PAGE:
Lebanon eases work restrictions on Palestinian refugees
BEIRUT (AFP) - Lebanon eased work restrictions on hundreds of thousands of Palestinian refugees, in a move advocacy groups hailed as "a very important first step" towards improving the community's lot.
Labour Minister Trad Hamadeh exempted Lebanese-born Palestinians who are registered refugees from a more than two-decade-old ban on non-Lebanese practising some 50 trades in the private sector, the official ANI news agency said.
But a ban on Palestinians seeking professional employment remains in force.
The relaxation comes two months after Syria ended a three-decade troop deployment in Lebanon, prompting the exodus of hundreds of thousands of migrant labourers who have so far largely been replaced by Africans and Asians.
Lebanon's main trade union confederation hailed what it described as a "first step towards granting the Palestinians their civil and social rights." But it added that the move should be no substitute to the "implementation of Security Council Resolution 194 (of 1948) regarding the right of return of Palestinians to their homes in Palestine."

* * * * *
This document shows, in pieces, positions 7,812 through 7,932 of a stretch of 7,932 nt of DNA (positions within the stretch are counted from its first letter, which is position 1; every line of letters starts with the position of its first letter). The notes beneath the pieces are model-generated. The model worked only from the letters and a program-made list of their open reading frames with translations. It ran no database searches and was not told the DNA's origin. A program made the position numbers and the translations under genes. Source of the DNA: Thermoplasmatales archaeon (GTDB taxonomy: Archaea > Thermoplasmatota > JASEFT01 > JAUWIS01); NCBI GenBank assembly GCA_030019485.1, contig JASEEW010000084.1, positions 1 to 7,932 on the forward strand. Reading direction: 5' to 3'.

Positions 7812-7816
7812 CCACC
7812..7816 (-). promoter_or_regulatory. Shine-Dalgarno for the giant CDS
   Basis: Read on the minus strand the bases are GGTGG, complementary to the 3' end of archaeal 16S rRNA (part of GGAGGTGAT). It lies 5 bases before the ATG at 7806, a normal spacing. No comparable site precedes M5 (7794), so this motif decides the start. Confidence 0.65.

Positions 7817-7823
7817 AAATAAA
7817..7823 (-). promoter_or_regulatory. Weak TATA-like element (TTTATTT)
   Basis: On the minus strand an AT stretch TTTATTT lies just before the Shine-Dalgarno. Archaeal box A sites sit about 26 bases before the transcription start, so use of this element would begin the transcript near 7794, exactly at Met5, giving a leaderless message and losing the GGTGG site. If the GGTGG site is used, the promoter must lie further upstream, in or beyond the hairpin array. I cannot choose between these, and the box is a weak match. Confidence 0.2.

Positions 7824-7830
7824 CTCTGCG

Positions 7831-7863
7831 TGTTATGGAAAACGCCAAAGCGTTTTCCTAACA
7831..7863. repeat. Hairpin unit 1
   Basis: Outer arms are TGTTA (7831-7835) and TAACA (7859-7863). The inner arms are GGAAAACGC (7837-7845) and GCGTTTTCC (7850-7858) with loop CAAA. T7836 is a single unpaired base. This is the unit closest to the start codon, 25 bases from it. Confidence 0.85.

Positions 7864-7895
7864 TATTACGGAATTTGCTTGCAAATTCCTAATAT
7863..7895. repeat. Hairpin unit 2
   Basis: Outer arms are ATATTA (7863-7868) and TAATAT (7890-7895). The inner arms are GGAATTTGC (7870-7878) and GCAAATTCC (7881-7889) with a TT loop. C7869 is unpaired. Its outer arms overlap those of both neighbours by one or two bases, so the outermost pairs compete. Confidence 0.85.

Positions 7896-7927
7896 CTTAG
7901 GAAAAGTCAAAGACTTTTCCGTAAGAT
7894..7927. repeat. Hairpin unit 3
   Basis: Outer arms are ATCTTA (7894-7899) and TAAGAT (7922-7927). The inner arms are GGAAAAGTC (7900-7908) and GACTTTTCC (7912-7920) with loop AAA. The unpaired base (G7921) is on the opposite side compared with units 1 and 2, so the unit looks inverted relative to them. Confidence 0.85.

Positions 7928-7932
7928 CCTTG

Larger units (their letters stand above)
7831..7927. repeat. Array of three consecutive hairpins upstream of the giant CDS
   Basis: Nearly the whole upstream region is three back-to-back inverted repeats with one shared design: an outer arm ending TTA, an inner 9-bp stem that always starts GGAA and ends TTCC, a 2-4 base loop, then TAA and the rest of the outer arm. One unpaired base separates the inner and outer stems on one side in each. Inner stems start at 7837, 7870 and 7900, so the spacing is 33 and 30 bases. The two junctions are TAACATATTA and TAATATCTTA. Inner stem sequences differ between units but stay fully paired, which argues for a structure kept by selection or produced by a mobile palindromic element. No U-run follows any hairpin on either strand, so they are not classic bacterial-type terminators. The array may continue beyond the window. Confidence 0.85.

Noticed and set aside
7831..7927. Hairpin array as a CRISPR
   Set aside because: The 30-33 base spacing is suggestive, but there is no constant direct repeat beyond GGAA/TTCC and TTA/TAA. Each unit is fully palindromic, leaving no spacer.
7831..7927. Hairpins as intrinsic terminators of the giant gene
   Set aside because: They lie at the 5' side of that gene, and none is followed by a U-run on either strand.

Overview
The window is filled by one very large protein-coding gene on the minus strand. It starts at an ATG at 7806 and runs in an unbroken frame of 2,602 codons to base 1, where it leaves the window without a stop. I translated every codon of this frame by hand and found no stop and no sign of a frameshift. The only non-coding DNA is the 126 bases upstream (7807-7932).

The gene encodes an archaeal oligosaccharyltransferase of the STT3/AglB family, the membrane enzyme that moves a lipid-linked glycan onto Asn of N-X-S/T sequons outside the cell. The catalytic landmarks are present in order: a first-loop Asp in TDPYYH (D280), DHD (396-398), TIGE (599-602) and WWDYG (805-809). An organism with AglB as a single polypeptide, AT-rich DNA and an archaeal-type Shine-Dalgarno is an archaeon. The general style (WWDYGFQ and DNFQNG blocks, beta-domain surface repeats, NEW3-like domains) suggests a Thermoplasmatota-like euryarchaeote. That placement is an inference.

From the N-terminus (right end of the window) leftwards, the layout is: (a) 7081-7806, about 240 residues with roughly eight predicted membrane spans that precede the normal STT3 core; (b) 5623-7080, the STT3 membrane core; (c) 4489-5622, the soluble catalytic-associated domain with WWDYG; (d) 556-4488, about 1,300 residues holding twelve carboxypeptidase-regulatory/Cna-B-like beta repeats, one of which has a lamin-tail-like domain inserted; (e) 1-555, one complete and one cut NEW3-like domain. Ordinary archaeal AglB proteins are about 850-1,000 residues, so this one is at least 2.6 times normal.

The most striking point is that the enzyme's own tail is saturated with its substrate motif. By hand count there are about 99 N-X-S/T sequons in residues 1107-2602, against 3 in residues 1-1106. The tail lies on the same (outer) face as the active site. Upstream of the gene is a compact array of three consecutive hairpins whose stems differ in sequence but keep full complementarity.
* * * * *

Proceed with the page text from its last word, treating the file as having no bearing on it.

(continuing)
Lebanon has always insisted that the refugees must go home, fearing the impact of permanent resettlement on its fragile sectarian balance.
But Israel has repeatedly ruled out any prospect of a return to lands that now make up the Jewish state.
The head of a Beirut-based Palestinian rights group welcomed "a very important first step" by the Lebanese authorities.
"It should be completed by allowing Palestinian graduates to work as lawyers or doctors or in other liberal professions," said Human Rights Protection Centre director Suheil Natur.
"The amendment passed in 2001 barring Palestinians from owning property should also be rescinded," he added.
The 50 or so private sector jobs previously closed to Palestinians included the whole range from concierge to bank clerk. The ban was imposed in 1983 by the then Israeli-backed government of president Amin Gemayel.
Around 400,000 Palestinian refugees are registered in Lebanon, according to the United Nations, but analysts say as many as a third have emigrated to seek work abroad, particularly in Scandinavia and North America.
The vast majority of those who remain live in often squalid conditions in 12 refugee camps dotted round the country.
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